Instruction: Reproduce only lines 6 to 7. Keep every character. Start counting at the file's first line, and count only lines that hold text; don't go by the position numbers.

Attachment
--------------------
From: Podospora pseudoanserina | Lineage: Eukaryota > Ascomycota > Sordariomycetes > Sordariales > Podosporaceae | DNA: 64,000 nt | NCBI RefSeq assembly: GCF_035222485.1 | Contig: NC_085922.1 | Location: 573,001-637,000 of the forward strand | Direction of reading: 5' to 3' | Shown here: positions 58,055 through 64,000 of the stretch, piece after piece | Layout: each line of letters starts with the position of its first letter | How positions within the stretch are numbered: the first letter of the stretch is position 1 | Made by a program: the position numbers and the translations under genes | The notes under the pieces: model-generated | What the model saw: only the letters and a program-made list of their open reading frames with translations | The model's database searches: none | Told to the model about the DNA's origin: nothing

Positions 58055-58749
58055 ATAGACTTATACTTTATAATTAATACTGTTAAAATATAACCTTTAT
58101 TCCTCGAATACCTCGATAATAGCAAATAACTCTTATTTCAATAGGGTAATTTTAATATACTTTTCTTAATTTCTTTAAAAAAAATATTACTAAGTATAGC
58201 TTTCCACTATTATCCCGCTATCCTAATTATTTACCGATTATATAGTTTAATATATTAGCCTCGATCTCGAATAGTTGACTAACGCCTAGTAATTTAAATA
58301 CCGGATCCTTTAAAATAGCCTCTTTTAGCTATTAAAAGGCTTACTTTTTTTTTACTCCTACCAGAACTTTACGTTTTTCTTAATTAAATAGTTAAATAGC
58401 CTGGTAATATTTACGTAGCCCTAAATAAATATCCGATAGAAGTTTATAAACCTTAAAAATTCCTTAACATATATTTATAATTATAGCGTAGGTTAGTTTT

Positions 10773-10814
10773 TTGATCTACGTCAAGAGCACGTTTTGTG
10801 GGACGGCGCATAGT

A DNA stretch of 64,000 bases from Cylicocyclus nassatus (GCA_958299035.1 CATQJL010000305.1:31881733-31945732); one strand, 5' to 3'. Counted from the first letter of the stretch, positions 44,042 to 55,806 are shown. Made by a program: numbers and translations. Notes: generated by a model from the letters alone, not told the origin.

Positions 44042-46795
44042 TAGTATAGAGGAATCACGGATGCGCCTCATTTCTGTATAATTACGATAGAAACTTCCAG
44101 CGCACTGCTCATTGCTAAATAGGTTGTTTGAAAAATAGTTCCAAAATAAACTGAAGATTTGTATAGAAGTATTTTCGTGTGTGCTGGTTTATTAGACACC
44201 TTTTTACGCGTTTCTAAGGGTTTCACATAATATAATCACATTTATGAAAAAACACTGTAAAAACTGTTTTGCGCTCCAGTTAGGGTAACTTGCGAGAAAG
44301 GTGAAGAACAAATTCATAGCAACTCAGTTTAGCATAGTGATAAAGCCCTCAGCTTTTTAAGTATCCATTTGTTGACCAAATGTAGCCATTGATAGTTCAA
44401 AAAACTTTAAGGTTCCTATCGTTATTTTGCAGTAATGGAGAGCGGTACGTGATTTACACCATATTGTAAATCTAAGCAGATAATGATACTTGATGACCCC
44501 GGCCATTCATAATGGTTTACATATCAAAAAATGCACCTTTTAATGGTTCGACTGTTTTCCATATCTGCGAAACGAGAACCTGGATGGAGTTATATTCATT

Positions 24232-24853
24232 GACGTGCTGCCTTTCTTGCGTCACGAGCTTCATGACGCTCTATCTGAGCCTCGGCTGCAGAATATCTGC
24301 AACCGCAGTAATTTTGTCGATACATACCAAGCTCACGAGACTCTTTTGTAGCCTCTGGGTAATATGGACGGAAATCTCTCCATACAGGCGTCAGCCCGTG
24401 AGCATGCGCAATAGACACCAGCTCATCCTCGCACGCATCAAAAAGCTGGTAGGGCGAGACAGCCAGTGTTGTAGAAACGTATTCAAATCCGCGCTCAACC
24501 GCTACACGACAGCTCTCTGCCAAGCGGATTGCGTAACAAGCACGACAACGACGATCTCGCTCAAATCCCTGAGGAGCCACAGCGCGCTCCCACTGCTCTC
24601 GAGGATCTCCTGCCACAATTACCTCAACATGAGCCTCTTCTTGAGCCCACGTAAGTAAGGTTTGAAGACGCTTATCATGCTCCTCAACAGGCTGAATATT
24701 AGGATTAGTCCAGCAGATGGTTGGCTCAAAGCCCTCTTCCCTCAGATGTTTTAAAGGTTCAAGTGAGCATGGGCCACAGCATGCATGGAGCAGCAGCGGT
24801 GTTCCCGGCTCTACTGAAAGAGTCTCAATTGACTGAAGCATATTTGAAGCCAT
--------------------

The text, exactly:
58301 CCGGATCCTTTAAAATAGCCTCTTTTAGCTATTAAAAGGCTTACTTTTTTTTTACTCCTACCAGAACTTTACGTTTTTCTTAATTAAATAGTTAAATAGC
58401 CTGGTAATATTTACGTAGCCCTAAATAAATATCCGATAGAAGTTTATAAACCTTAAAAATTCCTTAACATATATTTATAATTATAGCGTAGGTTAGTTTT